Similarly, IVSC Membership and Standards Recognition Board member and colleague, Mr. Drew Dorweiler, adds that “...some assets (purchased goodwill) are not amortized. And amortization occurs differently for tax across countries and between US GAAP and IFRS.” He adds: “In the realm of intangible assets, a longstanding conflict exists between the financial report (accounting) and valuation treatment of such assets.  Typically, internally-developed IP does not appear on balance sheets; acquired IP is reported at acquisition cost.  Accounting principles often apply either an amortization treatment or a “lower of cost or market” write down of intangible assets.  As increases in market value of intangible assets are rarely recognized on financial statements, undervaluation thereof may frequently result.”

Current efforts in improving intangible asset reporting

Different organizations are attempting to improve the way in which intangible assets are being reported in financial documentation. For instance, IAS 38 - Intangible Assets seeks to “prescribe the accounting treatment for intangible assets that are not dealt with specifically in another Standard. This Standard requires an entity to recognise an intangible asset if, and only if, specified criteria are met. The Standard also specifies how to measure the carrying amount of intangible assets and requires specified disclosures about intangible assets.” It is noted in IAS 38 that it “...must be read in the context of its objective and the Basis for Conclusions, the Preface to IFRS Standards and the Conceptual Framework for Financial Reporting. IAS 8 Accounting Policies, Changes in Accounting Estimates and Errors provides a basis for selecting and applying accounting policies in the absence of explicit guidance.” According to paragraph 1.2 of the IFRS 2023 Conceptual Framework for Financial Reporting:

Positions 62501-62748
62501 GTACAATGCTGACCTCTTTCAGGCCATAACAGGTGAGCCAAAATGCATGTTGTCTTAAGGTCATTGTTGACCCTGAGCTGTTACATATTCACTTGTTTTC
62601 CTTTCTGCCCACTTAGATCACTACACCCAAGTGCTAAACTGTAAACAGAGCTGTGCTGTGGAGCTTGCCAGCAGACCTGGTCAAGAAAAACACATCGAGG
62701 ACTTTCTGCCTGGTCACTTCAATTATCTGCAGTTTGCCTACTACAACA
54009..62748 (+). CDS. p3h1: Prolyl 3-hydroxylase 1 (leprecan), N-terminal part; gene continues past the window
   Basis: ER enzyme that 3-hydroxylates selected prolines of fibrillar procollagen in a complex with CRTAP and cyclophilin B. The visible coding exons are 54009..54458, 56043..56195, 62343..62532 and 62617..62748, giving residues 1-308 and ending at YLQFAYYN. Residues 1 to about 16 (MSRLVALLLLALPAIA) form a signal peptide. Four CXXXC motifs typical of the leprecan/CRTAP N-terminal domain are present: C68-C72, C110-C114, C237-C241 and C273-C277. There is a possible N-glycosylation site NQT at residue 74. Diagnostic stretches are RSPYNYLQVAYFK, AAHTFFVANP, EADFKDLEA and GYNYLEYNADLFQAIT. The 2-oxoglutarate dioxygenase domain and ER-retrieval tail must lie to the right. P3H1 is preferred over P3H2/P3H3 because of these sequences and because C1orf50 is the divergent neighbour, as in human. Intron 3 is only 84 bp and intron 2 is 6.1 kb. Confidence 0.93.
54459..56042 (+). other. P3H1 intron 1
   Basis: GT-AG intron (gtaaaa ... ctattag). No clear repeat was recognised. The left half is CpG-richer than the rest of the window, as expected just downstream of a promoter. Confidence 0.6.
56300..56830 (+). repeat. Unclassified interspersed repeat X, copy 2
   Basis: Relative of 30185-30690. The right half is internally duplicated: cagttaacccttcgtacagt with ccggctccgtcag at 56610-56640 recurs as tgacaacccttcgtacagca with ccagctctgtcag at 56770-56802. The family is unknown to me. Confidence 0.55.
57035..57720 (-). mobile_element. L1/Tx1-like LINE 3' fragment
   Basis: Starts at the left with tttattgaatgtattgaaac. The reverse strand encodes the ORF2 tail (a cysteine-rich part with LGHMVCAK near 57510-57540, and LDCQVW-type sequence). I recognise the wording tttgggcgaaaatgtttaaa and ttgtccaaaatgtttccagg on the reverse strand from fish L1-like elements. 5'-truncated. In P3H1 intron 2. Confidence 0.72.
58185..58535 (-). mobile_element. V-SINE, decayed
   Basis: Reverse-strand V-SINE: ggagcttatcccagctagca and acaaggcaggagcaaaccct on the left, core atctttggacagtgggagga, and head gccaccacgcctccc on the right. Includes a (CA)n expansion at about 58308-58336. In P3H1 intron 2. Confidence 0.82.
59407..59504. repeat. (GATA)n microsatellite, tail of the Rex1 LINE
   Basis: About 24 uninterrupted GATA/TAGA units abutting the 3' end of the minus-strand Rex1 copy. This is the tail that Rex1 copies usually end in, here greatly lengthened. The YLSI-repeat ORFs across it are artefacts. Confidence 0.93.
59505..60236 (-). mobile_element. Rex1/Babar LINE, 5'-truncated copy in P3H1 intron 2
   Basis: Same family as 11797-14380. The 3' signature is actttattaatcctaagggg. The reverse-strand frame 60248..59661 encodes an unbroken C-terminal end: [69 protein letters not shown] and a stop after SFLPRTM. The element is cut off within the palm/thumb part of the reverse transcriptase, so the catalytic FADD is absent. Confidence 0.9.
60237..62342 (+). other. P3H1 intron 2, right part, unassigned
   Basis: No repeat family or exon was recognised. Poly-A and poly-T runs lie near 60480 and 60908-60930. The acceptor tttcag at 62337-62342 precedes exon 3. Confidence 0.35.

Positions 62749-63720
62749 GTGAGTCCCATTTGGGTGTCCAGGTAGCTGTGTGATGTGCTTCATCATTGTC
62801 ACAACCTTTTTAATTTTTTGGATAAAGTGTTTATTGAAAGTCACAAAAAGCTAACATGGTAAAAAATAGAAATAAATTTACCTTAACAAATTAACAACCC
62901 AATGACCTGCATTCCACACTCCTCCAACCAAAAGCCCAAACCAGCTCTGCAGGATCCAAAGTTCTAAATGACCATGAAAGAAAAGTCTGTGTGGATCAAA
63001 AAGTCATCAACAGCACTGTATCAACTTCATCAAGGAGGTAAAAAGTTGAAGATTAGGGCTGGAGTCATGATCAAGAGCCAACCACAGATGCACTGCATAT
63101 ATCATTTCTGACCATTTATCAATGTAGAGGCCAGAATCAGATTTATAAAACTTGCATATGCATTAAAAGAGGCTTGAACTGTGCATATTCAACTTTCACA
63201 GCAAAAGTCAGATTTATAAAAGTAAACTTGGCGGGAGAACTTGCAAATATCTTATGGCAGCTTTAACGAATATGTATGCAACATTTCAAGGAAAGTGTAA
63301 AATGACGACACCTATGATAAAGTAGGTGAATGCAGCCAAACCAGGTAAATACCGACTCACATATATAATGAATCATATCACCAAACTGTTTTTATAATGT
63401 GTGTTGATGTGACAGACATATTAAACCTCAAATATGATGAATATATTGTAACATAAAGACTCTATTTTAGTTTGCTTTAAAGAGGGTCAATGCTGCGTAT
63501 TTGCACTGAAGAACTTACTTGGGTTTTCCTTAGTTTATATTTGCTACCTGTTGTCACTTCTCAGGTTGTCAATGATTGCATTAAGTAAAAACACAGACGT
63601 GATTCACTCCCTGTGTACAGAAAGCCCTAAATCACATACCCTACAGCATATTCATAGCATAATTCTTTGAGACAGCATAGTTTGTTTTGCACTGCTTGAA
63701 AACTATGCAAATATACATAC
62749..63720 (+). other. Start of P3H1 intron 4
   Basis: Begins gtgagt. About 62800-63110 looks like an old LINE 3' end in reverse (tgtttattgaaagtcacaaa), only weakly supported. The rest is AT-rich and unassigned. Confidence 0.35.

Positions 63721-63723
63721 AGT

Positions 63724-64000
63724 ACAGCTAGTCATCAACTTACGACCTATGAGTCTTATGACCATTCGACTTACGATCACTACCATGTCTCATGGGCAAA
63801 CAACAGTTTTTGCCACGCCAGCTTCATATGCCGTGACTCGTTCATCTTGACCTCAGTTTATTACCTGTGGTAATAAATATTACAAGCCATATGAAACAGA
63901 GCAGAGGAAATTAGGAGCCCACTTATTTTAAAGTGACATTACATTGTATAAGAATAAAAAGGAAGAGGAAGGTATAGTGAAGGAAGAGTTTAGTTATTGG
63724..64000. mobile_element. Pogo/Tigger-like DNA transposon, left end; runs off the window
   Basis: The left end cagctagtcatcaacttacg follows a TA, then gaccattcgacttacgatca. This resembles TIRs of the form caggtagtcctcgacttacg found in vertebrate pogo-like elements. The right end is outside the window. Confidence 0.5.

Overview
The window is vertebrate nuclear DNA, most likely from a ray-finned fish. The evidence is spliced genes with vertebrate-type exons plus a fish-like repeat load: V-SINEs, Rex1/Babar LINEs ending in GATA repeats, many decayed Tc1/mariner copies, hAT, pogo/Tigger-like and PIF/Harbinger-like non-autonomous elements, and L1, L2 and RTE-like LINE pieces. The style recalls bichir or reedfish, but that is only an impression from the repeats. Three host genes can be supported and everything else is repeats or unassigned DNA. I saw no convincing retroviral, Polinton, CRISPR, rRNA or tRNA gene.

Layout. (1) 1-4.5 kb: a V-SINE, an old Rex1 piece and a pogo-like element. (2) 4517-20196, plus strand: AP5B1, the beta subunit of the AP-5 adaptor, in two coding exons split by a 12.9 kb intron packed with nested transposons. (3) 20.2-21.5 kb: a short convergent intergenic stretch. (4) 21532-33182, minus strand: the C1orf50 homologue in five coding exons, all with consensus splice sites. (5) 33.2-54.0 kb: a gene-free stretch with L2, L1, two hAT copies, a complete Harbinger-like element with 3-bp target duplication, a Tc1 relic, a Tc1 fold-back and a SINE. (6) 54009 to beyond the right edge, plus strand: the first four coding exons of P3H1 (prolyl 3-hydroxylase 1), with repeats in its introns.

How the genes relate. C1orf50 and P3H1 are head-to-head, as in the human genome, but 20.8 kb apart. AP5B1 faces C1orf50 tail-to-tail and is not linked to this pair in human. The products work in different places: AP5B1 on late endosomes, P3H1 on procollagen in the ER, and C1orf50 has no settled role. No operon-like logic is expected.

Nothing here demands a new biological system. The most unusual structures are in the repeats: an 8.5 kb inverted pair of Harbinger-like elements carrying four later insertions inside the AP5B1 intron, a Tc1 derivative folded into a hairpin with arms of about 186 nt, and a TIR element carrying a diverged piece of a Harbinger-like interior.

“The objective of general purpose financial reporting is to provide financial information about the reporting entity that is useful to existing and potential investors, lenders and other creditors in making decisions relating to providing resources to the entity. Those decisions involve decisions about:

  1. buying, selling or holding equity and debt instruments;

  2. providing or settling loans and other forms of credit; or

  3. exercising rights to vote on, or otherwise influence, management’s actions that affect the use of the entity’s economic resources. 

As a testament to improving IP valuation and applauding the efforts of WIPO Director General Darren Tang and Assistant Director General Marco Alemán, both the International Valuation Standards Council (IVSC) and the World Intellectual Property Office (WIPO) entered into a Memorandum of Understanding, which according to its press release (February 15, 2023) allows for the “ of information and expertise between the two organizations, and will include collaboration in research and development activities, training and capacity building, and the promotion of best practices in the valuation of intellectual property and other intangible assets.”